TRIPOLI, Lebanon (AFP) – The Lebanese army boosted its forces in the northern city of Tripoli on Thursday to try to shore up a ceasefire after four people were killed in gunbattles between rival sectarian factions.
Dozens of army vehicles moved into the restive districts of Bab al-Tebbaneh and Jabal Mohsen in the northeast of the port city where fierce fighting between rival factions erupted late on Tuesday.
Fighting intensified overnight despite a ceasefire that was meant to come into effect at 1700 GMT Wednesday, but eased on Thursday as armed militants moved off the streets, an AFP correspondent said.
Four people were killed and 58 wounded in street battles between militants armed with rockets, sniper rifles and grenades on Wednesday, causing panicked residents to flee and shops and schools to close.
The dead included two brothers killed by snipers, a Palestinian nurse and a resident of the Jabal Mohsen district which is dominated by members of the Alawite community, an offshoot of Shiite Islam, who support the opposition.
The latest unrest followed the eruption of similar battles two weeks ago in Tripoli, Lebanon’s second largest city after the capital Beirut, that left nine people dead and dozens wounded.
It comes amid continued efforts by Prime Minister Fuad Siniora to form a national unity government which have been hampered by bickering between rival factions over cabinet posts.
Fighting was centred on a main road separating the areas of Bab al-Tebbaneh — where most residents are Sunni supporters of the Western-backed premier — and Jabal Mohsen, largely a pro-opposition area.
Television images showed masked gunmen running across deserted streets and smoke billowing out of nearby buildings as clashes continued intermittently throughout Wednesday.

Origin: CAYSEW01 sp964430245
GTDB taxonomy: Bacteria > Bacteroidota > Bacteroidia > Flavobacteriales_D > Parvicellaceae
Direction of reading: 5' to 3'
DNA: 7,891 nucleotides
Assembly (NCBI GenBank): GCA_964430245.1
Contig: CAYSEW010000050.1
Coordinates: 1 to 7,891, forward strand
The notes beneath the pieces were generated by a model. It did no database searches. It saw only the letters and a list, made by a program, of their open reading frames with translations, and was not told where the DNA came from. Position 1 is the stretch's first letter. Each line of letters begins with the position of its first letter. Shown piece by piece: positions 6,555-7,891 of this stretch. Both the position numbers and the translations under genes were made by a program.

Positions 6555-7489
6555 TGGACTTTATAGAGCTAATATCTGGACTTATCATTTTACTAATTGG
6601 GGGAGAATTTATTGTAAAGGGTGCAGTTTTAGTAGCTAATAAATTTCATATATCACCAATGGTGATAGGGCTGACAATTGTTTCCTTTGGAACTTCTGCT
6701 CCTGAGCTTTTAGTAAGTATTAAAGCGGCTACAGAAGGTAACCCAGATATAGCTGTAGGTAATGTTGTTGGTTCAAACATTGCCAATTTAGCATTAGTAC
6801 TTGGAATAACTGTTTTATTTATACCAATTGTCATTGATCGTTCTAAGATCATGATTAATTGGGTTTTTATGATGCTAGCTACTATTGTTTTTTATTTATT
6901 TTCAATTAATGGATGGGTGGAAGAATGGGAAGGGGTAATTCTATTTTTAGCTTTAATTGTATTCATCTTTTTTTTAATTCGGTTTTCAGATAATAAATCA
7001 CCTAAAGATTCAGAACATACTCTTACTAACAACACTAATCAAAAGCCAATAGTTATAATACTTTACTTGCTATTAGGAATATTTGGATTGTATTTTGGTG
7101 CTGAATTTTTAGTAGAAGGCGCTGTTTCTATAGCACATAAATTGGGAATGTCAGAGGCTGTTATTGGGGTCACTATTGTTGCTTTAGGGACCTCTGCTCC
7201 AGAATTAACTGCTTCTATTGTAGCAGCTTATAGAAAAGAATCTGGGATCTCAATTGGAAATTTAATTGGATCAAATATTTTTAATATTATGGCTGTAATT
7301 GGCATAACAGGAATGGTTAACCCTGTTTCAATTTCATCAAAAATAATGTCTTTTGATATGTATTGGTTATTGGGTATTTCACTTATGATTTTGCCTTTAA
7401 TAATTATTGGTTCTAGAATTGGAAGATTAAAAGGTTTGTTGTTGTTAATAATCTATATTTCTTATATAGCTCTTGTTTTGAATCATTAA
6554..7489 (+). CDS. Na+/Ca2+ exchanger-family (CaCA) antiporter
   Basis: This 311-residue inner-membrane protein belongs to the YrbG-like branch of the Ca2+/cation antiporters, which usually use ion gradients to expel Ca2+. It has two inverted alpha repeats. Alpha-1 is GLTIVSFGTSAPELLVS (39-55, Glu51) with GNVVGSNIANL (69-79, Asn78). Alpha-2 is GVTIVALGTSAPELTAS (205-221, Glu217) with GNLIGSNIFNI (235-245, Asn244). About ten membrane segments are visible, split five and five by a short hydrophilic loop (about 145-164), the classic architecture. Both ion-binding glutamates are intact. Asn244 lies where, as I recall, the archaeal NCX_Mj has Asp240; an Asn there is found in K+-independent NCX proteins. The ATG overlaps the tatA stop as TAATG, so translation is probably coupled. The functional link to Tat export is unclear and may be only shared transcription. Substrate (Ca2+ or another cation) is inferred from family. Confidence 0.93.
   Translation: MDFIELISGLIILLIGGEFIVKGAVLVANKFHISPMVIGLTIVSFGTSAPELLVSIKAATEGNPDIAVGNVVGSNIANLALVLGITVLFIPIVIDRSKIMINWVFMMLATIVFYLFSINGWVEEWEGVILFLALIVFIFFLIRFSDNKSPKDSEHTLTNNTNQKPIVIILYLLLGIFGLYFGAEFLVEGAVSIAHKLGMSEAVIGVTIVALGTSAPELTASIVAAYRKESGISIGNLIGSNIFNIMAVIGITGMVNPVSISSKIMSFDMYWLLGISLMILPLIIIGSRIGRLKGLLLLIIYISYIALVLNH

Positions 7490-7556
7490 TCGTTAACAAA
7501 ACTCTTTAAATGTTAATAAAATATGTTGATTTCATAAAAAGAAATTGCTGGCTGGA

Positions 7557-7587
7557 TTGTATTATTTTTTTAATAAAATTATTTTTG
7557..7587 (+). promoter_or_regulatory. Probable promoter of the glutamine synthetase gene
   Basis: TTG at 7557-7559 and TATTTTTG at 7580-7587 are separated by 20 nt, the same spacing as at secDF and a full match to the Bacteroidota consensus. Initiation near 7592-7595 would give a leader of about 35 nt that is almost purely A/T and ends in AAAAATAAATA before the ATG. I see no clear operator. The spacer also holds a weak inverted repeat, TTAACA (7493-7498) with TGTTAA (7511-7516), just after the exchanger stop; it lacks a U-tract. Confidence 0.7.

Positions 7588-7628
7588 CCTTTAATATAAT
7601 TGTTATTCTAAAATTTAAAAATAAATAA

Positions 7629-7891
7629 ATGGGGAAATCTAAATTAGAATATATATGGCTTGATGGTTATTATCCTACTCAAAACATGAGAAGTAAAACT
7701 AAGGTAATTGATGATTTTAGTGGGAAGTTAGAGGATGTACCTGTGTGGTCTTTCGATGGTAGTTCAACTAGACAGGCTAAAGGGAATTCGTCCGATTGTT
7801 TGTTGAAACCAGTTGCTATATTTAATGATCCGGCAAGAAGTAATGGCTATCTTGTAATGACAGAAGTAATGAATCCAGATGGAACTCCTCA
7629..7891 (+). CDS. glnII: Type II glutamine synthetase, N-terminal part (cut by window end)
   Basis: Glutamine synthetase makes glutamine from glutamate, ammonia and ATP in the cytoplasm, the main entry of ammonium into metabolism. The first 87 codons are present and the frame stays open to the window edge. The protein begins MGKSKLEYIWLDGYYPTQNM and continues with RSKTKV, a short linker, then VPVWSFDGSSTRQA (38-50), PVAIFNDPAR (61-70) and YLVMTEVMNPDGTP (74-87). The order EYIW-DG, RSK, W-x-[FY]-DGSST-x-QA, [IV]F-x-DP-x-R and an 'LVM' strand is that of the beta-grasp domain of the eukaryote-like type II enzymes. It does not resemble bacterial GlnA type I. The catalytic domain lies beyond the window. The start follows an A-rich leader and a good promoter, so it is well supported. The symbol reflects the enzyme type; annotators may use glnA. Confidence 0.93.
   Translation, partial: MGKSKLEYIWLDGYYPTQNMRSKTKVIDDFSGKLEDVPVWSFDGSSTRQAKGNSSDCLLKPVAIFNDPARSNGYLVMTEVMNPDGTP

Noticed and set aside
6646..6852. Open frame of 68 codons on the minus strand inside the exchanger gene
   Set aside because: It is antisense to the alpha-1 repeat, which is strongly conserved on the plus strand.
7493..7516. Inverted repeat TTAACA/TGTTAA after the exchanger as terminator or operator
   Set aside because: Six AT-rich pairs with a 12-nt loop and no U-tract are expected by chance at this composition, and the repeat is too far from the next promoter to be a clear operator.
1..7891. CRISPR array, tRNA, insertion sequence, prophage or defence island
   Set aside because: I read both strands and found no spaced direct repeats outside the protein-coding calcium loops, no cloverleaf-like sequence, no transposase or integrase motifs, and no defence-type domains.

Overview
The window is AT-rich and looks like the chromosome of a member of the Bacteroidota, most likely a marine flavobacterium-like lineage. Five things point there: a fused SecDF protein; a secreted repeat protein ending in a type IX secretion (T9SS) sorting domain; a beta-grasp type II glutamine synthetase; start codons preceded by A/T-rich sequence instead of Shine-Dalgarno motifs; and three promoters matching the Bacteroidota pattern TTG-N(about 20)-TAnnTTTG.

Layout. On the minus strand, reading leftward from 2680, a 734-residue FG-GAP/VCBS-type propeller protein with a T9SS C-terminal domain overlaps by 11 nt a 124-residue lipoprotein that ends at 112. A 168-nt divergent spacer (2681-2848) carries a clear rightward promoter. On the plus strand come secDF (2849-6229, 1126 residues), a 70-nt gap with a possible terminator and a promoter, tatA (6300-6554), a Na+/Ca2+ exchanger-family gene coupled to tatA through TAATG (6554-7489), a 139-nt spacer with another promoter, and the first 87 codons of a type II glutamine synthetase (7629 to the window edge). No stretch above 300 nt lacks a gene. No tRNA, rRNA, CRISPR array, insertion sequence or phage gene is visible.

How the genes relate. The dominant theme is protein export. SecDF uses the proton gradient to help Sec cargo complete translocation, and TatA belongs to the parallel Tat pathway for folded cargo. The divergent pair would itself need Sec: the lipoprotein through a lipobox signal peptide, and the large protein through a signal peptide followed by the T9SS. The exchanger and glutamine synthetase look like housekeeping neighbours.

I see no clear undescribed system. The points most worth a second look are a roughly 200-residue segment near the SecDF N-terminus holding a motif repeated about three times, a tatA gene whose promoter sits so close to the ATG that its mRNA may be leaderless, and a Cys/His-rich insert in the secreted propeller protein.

The two sides announced later Wednesday that they had agreed to observe a ceasefire from 8 pm (1700 GMT) and allow the deployment of the army in the two neighbourhoods of Tripoli, which is home to almost 400,000 people.
“The army will deploy to maintain security and prevent any armed presence,” said a statement released after indirect negotiations between the two sides under the auspices of the Sunni mufti of north Lebanon, Sheikh Malek al-Shaar.
Sporadic fighting has erupted in Lebanon despite a power-sharing deal between rival factions aimed at ending political crisis that boiled over into clashes that left 65 dead in May and raised fears of a return to all-out civil war.
Main roads in the area were blocked on Wednesday, including the motorway that connects Tripoli to the Syrian border, while local schools and businesses were shut down.
Siniora has been struggling to form a new government despite a May 21 power-sharing deal hammered out in the Qatari capital Doha between the Sunni-led ruling majority and the mainly Shiite opposition led by Hezbollah.
He said on Tuesday that he hoped a cabinet could be formed by the time President Michel Sleiman heads to Paris for a Mediterranean summit opening on Sunday.
The Doha accord allocated 16 cabinet seats to the parliamentary majority and 11 to the opposition, while Sleiman is to name three ministers.